I love a good taco. These ones are so good that when we decided to not have traditional turkey on Thanksgiving this year, the family voted to have BBQ lamb tacos. We have made these tacos with both lamb and beef so far. I imagine they would be good with any meat you would like to use. For Thanksgiving we used a lamb leg, cooked in a pressure cooker for 90 minutes. When we want a quicker meal, we use ground beef or lamb. So far, every taco we have tried with these flavors is amazing.

Lamb is a staple in our house. We moved to Douglas County to buy land and raise our own food. We have a herd of Icelandic sheep crossed with Gotland sheep, and also raise Muscovy ducks and chickens. We absolutely love living here. I now get excited for winter and the return of our beautiful, rolling green pastures. Growing up, I never enjoyed lamb meat. Then I was introduced to meat from these heritage breed sheep and my taste buds were pleased. I am such a foodie, and nothing is more rewarding than raising the animals that nourish my family.

We make homemade coleslaw for this recipe, so we can use quality ingredients. I do not like eating canola oil and processed sugar; most store-bought mayonnaise or coleslaw uses those. I have found a great mayonnaise at Costco, and occasionally available at Grocery Outlet, that works with my diet. Ingredients in Chosen Foods Avocado Oil Mayo are avocado oil, egg yolks, filtered water, organic whole eggs, organic distilled white vinegar, organic honey, organic mustard salt and organic rosemary extract. I love that they use honey and not processed sugar.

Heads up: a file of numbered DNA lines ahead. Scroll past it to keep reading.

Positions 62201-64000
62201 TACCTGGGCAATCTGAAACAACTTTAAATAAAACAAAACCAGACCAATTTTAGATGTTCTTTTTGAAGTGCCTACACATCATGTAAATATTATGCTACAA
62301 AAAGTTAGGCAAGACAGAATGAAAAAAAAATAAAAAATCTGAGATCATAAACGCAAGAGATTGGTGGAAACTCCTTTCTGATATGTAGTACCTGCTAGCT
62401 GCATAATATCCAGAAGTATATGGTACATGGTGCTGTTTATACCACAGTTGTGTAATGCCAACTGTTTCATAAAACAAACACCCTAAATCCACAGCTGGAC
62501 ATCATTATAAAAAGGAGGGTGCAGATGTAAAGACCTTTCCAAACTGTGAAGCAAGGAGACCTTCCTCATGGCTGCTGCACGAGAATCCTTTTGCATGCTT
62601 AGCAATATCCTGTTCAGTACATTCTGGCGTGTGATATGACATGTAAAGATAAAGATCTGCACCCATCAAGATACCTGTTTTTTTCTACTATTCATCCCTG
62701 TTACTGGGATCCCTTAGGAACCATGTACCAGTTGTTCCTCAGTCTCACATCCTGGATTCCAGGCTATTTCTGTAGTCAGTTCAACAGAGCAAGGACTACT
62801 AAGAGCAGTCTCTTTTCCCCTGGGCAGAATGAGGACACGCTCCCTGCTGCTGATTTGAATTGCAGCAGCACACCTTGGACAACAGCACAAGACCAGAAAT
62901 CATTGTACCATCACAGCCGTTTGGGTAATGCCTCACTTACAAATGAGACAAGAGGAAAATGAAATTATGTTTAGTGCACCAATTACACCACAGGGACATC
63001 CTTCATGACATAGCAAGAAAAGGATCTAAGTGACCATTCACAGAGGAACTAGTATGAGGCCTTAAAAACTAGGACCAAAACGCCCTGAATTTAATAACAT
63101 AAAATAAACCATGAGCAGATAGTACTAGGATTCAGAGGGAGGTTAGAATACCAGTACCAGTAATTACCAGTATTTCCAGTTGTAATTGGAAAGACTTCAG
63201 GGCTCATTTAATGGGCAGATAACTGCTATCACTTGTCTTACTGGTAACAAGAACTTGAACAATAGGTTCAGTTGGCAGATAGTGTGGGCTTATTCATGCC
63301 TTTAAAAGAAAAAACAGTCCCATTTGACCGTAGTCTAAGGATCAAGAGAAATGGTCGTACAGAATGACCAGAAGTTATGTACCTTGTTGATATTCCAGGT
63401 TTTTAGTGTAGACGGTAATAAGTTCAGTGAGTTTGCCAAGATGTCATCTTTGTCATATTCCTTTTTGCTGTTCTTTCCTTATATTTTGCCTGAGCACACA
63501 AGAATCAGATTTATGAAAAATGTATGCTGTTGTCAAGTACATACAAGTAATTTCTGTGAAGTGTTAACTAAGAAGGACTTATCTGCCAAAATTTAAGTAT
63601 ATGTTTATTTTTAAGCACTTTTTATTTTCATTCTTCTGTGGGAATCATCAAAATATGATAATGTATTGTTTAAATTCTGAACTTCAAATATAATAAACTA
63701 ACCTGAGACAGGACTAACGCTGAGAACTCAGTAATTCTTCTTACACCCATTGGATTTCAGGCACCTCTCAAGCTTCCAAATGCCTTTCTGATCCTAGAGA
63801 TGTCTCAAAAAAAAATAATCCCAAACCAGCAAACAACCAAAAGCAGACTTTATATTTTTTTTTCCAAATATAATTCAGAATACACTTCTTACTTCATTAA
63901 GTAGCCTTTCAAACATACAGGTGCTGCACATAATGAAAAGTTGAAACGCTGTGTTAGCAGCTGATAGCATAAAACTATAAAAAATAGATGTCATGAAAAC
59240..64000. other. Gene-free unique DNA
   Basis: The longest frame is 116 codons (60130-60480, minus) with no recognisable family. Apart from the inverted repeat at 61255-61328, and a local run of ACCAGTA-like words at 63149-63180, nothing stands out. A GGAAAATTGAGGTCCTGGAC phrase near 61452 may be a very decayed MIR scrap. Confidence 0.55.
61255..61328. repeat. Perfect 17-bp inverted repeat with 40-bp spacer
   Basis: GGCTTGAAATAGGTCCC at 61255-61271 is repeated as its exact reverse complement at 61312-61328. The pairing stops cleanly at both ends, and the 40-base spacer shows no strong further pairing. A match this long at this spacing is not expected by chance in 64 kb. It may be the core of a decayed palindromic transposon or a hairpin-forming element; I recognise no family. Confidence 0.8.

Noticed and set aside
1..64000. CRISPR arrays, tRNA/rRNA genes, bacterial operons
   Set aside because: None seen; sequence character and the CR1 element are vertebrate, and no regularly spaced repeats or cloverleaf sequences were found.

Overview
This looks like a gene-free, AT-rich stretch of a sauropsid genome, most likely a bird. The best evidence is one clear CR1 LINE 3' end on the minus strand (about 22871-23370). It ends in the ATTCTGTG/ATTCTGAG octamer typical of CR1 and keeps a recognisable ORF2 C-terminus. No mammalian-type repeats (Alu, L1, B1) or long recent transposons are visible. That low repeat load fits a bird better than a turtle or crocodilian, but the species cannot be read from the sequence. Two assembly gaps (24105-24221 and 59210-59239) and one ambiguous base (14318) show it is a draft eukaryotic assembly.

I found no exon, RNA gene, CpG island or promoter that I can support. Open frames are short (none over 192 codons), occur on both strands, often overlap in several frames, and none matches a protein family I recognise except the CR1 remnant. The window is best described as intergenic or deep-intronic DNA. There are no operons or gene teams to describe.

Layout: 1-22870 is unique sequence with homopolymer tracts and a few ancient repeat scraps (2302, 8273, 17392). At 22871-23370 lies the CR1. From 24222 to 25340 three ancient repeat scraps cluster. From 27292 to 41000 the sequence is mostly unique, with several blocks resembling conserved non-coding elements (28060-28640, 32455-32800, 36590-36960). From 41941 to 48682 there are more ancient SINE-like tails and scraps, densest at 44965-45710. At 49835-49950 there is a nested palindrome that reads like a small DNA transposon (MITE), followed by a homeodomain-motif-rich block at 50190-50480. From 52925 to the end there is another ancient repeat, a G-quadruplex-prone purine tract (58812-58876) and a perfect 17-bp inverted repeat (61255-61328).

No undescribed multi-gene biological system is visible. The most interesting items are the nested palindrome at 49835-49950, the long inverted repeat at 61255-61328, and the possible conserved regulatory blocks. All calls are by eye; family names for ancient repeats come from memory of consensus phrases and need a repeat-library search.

Cabbage has many health benefits, and I try to make it a regular part of my diet. If I run out of tacos and still have coleslaw left, I love to add it to my salads. Cabbage is a cruciferous vegetable with sulfur properties. The benefits include cardiovascular protection and decreased risk of type 2 diabetes. There are 475 studies showing cruciferous vegetables help prevent cancer. Hippocrates said, “Let food be thy medicine and medicine be thy food.” The diet I follow for my multiple sclerosis recommends eating 3 cups of cruciferous vegetables, 3 cups of greens and 3 cups of color veggies, along with healthy fats and meat.

You will find that most of my recipes include organic and local foods. Food is my medicine for MS and lyme disease. The quality of my food is very important to me. We are very lucky to have so many great farms and ranches in Douglas County to purchase from. The Umpqua Valley Farmers Market is packed with farm fresh goodness every Saturday from 10 a.m to 2 p.m. at 1771 W. Harvard, Roseburg.

Other markets open year round include the Canyonville Farmers Market, 9 a.m. to 1 p.m. Wednesdays at the Javelin Ormond Community Center, 110 SW. Pine St., Canyonville and the Lookingglass Grange Farmers Market, 2:30 p.m. to 5:30 p.m. Thursdays at 7426 Lookingglass Road, just six miles over the hill from Harvard Avenue. Other local markets will return in the spring or early summer.

Beth Schultz is a Nutritional Therapy Practitioner and Wahls Health Professional who is passionate about creating and eating a real food, nutrient dense diet.

Contact her via email at bethschultzntp@gmail.com or visit www.bethschultz.com.

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